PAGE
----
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More than a decade ago, Jessica McDonald couldn’t have imagined there would be a day to honor her in her hometown Phoenix.
Back then, in July 2006, she was a sought after soccer player without the grades to get into her preferred choice North Carolina. Her post Glendale Cactus High School journey would have to begin at junior college, specifically Phoenix College, where she excelled in not just soccer but basketball and track for two years.
“She was not on my recruiting board at all,” former Phoenix College soccer coach Morgan Lee said during a ceremony at the school to retire McDonald’s jersey and celebrate “Jessica McDonald Day” in Phoenix. “She was in a completely different stratosphere.”
Lee met with McDonald’s grandmother, who largely raised Jess, to get her approval and sign a letter of intent. “She was coming in here with very mixed feelings,” he said.
“Phoenix College wasn’t her first choice, her second choice, her third choice. Frankly, it wasn’t on her radar.” Lee said. “But she knew what her mission was going to be regardless of where she was. She understood what needed to be done to get back to her first choice.”
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The 2006 National Junior College Athletic Association Player of the Year made it to North Carolina, where she played on NCAA championship teams in 2008 and 2009. A nomadic, injury-marred professional career would follow.
She became a single mother in 2012, worked other jobs to supplement her modest soccer income and fought off the urge to retire from the sport.
Finally in 2016 came her chance to play with the U.S. national team, leading to her selection to the 2019 World Cup, in which the U.S. went 7-0 en route to a second consecutive World Cup title.
McDonald only played in one World Cup match but afterwards helped the North Carolina Courage repeat as NWSL champion, scoring a goal in the title game.
“There are no words (for 2019),” McDonald said. “How I try to explain it to the youth is you ask your parents for something you really, really want and to get it, that bubble of excitement and happiness kind of hits you. For me, I times that feeling by a thousand. Obviously, it opened up many doors for me so I’m grateful and blessed just to be here.”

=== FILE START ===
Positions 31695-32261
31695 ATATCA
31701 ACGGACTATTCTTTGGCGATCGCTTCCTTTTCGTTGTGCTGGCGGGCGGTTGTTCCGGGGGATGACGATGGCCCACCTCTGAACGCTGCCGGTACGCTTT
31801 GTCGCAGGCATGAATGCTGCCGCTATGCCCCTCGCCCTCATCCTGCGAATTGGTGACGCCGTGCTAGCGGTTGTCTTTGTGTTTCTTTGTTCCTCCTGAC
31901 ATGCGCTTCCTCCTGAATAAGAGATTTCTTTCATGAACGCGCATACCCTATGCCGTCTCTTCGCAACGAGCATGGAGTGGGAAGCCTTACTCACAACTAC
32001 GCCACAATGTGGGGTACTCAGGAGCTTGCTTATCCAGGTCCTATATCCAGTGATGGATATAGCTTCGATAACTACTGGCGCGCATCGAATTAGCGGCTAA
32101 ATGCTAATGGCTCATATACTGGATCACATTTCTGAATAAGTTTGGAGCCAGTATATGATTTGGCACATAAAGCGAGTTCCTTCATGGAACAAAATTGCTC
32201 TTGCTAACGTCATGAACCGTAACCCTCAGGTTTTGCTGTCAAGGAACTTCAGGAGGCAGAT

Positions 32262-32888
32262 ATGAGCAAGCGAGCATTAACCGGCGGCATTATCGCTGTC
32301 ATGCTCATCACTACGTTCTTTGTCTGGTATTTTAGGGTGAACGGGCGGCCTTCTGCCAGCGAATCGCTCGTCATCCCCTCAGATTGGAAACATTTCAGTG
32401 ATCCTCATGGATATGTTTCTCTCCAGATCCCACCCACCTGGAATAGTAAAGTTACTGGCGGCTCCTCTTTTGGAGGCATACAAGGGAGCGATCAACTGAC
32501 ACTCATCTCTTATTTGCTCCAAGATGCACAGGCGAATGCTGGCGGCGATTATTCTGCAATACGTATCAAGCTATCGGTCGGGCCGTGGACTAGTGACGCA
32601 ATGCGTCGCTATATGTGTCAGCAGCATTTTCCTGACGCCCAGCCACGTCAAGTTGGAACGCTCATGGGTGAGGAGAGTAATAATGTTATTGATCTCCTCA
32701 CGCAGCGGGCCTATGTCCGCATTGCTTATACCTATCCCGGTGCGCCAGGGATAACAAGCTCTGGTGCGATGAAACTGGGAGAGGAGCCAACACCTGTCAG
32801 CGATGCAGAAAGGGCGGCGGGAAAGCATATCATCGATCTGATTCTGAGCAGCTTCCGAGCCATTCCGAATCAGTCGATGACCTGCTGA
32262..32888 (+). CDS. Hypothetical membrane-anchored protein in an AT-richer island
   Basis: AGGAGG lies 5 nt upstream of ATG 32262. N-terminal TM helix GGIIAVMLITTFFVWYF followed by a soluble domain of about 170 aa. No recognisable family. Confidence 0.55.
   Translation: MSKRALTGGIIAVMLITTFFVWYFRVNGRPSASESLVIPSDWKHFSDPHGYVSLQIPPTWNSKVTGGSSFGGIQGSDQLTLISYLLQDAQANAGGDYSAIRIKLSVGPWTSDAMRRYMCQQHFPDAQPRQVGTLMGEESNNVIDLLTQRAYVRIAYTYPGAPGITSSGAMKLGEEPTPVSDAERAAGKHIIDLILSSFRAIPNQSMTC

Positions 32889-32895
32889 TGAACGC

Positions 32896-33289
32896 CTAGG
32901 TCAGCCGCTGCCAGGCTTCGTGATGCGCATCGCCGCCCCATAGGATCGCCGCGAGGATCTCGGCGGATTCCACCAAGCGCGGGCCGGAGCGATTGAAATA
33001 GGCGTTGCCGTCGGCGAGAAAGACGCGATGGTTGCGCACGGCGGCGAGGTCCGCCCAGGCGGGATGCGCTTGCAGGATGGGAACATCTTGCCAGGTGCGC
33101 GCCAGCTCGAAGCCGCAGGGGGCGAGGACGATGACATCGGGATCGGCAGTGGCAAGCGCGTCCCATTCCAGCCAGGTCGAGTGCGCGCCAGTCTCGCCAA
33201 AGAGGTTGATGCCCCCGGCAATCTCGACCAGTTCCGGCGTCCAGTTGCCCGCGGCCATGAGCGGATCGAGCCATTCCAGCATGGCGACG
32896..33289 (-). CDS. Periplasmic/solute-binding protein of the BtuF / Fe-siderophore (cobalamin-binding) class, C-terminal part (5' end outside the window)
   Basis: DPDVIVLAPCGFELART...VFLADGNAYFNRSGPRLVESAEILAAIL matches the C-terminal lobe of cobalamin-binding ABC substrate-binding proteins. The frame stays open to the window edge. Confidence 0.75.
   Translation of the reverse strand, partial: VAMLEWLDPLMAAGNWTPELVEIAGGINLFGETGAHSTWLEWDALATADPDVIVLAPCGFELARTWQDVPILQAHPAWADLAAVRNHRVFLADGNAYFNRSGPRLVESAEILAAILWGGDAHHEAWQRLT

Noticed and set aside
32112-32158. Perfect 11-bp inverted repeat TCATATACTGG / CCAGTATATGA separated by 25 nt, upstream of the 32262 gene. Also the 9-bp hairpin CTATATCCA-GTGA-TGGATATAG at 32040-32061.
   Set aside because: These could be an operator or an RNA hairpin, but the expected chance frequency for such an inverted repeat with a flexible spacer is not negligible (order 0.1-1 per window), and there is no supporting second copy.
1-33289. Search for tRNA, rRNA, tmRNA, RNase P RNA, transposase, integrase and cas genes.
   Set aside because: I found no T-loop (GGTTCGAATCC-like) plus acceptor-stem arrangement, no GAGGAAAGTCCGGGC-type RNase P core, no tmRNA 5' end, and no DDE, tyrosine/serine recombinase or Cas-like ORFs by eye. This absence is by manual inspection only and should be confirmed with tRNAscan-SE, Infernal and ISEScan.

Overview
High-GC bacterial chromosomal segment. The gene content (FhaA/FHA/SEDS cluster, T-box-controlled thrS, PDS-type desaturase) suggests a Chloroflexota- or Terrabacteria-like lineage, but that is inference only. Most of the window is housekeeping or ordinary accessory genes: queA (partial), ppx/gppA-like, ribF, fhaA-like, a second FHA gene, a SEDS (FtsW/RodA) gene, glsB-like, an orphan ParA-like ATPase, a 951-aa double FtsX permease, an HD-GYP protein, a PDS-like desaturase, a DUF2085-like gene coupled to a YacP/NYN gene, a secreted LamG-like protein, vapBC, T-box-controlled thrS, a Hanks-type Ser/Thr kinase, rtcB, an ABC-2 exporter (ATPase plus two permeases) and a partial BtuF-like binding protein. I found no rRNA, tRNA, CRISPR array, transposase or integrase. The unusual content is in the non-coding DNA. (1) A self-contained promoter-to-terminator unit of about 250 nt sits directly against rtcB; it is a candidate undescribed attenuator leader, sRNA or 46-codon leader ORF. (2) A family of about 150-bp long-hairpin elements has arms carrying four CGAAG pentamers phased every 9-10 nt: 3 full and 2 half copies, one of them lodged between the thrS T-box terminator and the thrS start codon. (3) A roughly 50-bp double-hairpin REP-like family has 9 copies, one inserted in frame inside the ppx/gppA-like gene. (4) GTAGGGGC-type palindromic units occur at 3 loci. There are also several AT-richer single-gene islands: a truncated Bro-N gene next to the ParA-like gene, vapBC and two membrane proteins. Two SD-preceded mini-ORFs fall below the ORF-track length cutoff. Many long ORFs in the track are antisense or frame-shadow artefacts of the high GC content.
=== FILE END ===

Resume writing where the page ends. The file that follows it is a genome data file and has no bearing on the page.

The Phoenix College ceremony isn’t the only Arizona honor for McDonald. She and World Cup teammate Julie Ertz of Mesa will be among five female grand marshals for the Desert Financial Fiesta Bowl Parade, representing a theme of women in sports, on Dec. 28.
Then, in January, McDonald, 31, and Ertz, 27, will be among those vying for a spot on the 2020 U.S. Olympic team, provided the Americans qualify for Tokyo through a CONCACAF tournament Jan. 28-Feb. 9 in Texas and Carson, Calif.
U.S. women’s soccer forward Jessica McDonald was honored Tuesday at Phoenix College, where she played three sports in 2006-07. She was on the U.S. 2019 World Cup gold medal-winning team.
U.S. women’s soccer forward Jessica McDonald was honored Tuesday at Phoenix College, where she played three sports in 2006-07. She was on the U.S. 2019 World Cup gold medal-winning team. (Photo: Phoenix College)
“It’s nerve wracking because less numbers on the (Olympic) roster,” McDonald said. “It’s going to be true battle that’s for sure,” particularly playing for new U.S. national team coach Vlatko Andonovski. “I don’t think it means as much to me as the World Cup because the World Cup is the biggest stage in the world. Olympics would be cherry on top of course, but I would be very content with winning the World Cup.”
For McDonald, her success should be shared with her home state because of those here who were central to development including those at Sereno Soccer Club, now re-branded as Real Salt Lake Arizona.
“This is such a huge part of my journey,” McDonald said of her days with the Phoenix College Bears. “This is kind of where everything started when you become an adult, you’re 18, out of the house trying to figure your character. Phoenix College helped shape me into the human being and athlete I am.
“It’s a very rare state where you see athletes coming out of junior college and Glendale as well and become as successful as my journey has been.”